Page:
Typographic terms can seem downright confusing when you don’t know exactly what they mean, so we thought it would be fun to do a three-part series that really digs into the bones of typography. Through a little digital archeology, we’re going to explore the structure of letters and drop a little useful knowledge on the subject of typography. We hope that this guide will help laymen to better understand a bit about type design, and it might even help those aspiring typographers who aren’t sure where to start.


Decoding Typography Terms: Fonts vs. Typefaces

In Part One, we’ll begin with the very basics. As the series progresses, we’ll cover more on the specifics of font structure and much of its terminology.

While the terms “font” and “typeface” are often used interchangeably these days, they actually meant two different things before the digital era came along. During the bygone days of printing presses and metal type, a typeface referred to a letter’s design, like Garamond or Helvetica. A set of numbers, letters, and punctuation that shared similar design features would make up an entire typeface.

The word “font,” however, referred to a specific size, style, and weight of the typeface. For instance, in metal typesetting, Helvetica would be the typeface, but 12 point italic Helvetica would be the actual font. In the olden days, a specific font would be crafted from wood or metal for printing purposes, but the modern world is a digital place and fonts are now digital files. It takes two seconds to change a letter’s size with the click of the mouse. So “font” and “typeface” have kind of become synonymous with one another.


Understanding Characters, Point Size, and Weight

Typefaces and fonts are made up of “characters.” A character is any symbol – including numbers, letters, and punctuation – within a font. Sometimes a font also includes “alternate characters,” additional variations of existing characters that are often used for decorative or accent purposes.

“Point size” refers to the size of the characters. Smaller point means that the text will be smaller, and larger point means that (you guessed it) the text gets bigger. The term, “point,” is actually a unit of measurement. In one inch, there are approximately 72 points, so a 72-point font would be about one inch in size in print.

The “weight” of a font refers to its physical stature, much like the way that weight affects our own physical statures. Fonts can be thin or heavy, and anywhere in between. A number of terms may be used to describe a font’s weight, and some of these include (from lightest weight to heaviest) Hairline, Thin, Light, Book, Medium, Bold, Heavy, and Black.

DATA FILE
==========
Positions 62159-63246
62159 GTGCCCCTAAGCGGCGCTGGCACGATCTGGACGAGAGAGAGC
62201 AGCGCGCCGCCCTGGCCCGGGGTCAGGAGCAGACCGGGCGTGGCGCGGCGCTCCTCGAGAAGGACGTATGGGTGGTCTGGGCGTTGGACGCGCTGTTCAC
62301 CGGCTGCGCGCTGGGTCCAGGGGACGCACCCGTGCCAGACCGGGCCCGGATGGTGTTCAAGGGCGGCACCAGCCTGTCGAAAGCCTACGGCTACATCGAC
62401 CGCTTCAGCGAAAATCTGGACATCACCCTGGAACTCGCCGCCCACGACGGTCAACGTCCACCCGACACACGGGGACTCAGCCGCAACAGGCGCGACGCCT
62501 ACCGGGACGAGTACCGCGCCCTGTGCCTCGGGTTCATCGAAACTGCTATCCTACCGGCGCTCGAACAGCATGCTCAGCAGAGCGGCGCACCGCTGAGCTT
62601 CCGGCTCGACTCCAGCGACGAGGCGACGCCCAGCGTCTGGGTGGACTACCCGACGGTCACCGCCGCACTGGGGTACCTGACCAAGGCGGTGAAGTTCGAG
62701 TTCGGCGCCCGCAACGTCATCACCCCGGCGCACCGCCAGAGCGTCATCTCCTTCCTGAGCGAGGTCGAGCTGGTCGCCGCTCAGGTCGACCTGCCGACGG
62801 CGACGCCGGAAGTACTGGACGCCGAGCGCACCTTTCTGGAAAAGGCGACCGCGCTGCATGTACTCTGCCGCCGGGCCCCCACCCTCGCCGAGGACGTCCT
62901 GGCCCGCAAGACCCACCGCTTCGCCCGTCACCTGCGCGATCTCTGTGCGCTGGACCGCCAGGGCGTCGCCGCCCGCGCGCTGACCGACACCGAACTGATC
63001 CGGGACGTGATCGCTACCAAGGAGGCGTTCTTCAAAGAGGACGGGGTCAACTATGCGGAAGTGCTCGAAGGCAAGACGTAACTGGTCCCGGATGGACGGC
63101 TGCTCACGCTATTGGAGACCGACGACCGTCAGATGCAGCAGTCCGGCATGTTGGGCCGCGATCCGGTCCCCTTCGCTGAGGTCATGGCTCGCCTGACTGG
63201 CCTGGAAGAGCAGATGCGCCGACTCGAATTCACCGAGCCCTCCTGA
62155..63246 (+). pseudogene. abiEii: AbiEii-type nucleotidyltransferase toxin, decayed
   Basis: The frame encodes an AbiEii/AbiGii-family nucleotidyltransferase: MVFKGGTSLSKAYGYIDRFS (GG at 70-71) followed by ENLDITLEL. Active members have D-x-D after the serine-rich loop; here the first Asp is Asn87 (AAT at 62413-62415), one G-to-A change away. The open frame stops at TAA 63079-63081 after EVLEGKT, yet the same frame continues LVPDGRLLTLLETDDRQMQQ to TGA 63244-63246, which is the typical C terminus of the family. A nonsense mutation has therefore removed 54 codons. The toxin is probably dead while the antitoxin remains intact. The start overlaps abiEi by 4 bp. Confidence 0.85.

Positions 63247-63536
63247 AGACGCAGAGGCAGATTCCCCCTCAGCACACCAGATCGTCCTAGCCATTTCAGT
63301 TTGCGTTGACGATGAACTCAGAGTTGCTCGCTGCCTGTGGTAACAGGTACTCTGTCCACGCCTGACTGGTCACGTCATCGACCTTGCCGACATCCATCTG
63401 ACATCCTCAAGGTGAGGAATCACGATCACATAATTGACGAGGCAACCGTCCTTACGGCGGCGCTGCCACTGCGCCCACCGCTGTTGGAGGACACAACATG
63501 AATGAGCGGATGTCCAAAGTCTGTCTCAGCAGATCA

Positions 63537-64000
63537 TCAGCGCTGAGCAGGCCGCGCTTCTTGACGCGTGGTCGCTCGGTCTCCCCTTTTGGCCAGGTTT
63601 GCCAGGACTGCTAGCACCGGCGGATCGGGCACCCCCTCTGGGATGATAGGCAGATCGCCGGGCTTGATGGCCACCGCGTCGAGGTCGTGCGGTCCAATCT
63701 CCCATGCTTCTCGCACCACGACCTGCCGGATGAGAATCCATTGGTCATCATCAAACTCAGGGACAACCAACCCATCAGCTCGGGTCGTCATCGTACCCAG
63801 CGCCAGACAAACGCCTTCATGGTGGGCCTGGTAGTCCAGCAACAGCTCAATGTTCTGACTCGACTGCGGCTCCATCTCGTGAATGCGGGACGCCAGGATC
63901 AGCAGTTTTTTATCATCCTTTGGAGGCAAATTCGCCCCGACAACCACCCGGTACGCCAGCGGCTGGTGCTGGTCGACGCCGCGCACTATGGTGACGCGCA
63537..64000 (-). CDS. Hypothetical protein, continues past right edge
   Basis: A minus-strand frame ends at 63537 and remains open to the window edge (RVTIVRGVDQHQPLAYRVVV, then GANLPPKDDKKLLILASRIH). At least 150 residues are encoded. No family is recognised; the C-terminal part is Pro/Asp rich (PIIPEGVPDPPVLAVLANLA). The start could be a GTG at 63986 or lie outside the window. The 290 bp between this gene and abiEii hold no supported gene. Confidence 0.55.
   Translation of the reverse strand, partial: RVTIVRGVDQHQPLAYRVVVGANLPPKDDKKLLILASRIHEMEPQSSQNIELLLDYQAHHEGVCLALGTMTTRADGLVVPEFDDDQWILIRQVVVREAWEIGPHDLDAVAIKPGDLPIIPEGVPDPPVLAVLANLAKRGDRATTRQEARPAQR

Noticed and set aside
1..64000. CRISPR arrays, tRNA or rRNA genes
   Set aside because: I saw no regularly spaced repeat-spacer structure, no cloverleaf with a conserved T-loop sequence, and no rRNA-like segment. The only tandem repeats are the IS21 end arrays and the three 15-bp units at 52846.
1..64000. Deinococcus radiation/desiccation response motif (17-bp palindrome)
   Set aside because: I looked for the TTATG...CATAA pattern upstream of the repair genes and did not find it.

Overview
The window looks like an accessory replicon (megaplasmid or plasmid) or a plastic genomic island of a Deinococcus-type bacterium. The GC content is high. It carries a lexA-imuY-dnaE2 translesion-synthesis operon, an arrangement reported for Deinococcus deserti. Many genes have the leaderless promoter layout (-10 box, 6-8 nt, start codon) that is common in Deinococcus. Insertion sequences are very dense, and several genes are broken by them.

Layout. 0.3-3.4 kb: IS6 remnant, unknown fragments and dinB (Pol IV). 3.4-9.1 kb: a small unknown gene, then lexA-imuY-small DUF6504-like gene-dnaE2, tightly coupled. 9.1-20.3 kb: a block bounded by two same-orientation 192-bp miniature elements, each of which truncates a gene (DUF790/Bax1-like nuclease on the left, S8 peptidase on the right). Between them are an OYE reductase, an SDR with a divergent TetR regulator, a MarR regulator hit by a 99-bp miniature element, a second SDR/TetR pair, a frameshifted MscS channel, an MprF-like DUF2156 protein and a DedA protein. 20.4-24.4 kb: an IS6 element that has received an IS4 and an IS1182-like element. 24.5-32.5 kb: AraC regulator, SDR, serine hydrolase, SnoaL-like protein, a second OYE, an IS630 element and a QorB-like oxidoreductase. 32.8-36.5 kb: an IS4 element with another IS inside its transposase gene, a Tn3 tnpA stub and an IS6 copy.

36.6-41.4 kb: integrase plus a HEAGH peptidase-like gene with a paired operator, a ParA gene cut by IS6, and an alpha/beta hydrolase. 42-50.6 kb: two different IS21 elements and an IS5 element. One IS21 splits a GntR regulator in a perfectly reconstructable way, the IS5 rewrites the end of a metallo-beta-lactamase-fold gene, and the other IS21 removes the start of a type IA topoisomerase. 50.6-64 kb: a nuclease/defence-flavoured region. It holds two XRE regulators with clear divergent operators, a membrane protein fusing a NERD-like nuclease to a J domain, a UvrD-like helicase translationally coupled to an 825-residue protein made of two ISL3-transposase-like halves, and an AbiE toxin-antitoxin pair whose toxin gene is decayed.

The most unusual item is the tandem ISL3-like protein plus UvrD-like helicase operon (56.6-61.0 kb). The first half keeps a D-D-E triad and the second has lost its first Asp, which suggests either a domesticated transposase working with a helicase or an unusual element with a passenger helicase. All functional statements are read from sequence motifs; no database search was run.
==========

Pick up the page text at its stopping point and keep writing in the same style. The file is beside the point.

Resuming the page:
Roman and Italic: The Different Styles of Typeface

While “roman” typically refers to the upright version of a typeface, “italic” refers to the right-slanting version of a font’s character set.  Regular italics are also known as “obliques,” and they are merely a tilted version of the original lettering. “True italics” means that each italic letter was individually designed and drawn as an italic, which often gives them a bit of a script quality.


“Script” typefaces are those which are based on actual handwriting. Some great examples of script typefaces include Bayshore from Set Sail Studios, Sant’Elia Script from Yellow Design Studio, and Harper Script from Hustle Supply Co. Because script typefaces are based on handwriting, they are typically emotive with beautiful variations in their lettering.



“Serif” is not just a typeface category. Serifs are short, decorative lines that extend from a letter’s main body. For example, TT Tricks from TypeType has lovely serifs that hang from its uppercase letter T. Serifs tend to improve readability by effectively leading the reader’s eye along the line of type, which is why you’ll typically find them in newspapers, books, and other printed publications.



The word “sans” means “without,” so it stands to reason that the term “sans serif” relates to fonts that do not have serifs. A great example of a sans serif font is Visby CF from Connary Fagen. Without the decorative detailing of serifs, sans serif fonts have a visual simplicity that adds an element of clarity and conciseness to documents and designs. They also tend to perform very well in small point, making them great for design projects with tiny text, or those intended for viewing on mobile devices.

Display fonts are those that are designed to perform well in large point, like what you would see being used in a headline, a poster, or on a business sign. While many typefaces can work as display fonts when a heavier weight is chosen, some typefaces are not so easily legible in smaller sizes. A typeface that is considered to be a display font may not perform so well in projects of a smaller visual size, but as life goes, there are always exceptions to the rule.


Up Next: Spacing and Placement in Typography

You never know what a font can do until you give it a whirl. In Part Two of the “Exploring The Bones Of Typography” series on YouWorkForThem, we’re going to dig into the spacing and placement of characters in a typeface, so we hope you’ll stay tuned!

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